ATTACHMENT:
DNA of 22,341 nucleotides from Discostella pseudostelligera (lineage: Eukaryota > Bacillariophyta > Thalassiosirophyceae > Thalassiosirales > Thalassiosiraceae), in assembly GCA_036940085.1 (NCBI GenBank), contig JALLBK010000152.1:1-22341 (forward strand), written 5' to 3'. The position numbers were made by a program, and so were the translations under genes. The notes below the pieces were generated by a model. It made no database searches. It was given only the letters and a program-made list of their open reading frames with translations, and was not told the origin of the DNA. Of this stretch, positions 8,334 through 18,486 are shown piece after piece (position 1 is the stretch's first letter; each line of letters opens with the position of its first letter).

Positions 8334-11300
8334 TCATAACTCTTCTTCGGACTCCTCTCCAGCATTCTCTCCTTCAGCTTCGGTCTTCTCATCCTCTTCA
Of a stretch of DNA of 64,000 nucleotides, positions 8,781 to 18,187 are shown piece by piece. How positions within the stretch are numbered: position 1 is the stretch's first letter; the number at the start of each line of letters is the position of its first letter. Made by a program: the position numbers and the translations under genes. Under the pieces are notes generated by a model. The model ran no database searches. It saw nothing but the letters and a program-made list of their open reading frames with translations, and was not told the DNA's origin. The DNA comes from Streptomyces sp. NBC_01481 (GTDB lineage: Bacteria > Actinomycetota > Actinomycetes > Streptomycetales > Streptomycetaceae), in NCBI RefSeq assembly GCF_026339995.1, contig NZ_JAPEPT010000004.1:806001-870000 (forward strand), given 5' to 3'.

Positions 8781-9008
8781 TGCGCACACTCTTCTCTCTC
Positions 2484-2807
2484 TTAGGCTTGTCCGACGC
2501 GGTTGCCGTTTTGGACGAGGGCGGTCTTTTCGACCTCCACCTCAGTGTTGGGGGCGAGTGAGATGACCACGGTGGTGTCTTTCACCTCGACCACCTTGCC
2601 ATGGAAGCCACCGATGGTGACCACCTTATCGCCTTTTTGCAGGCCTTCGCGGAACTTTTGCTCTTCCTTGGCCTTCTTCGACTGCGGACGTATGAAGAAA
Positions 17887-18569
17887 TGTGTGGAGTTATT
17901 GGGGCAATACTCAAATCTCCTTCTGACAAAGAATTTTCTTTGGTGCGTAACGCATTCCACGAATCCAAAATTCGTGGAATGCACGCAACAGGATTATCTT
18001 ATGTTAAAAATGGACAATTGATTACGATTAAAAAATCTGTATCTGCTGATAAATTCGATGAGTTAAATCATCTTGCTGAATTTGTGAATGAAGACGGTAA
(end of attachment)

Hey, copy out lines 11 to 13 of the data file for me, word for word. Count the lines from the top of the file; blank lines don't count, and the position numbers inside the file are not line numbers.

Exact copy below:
Positions 17887-18569
17887 TGTGTGGAGTTATT
17901 GGGGCAATACTCAAATCTCCTTCTGACAAAGAATTTTCTTTGGTGCGTAACGCATTCCACGAATCCAAAATTCGTGGAATGCACGCAACAGGATTATCTT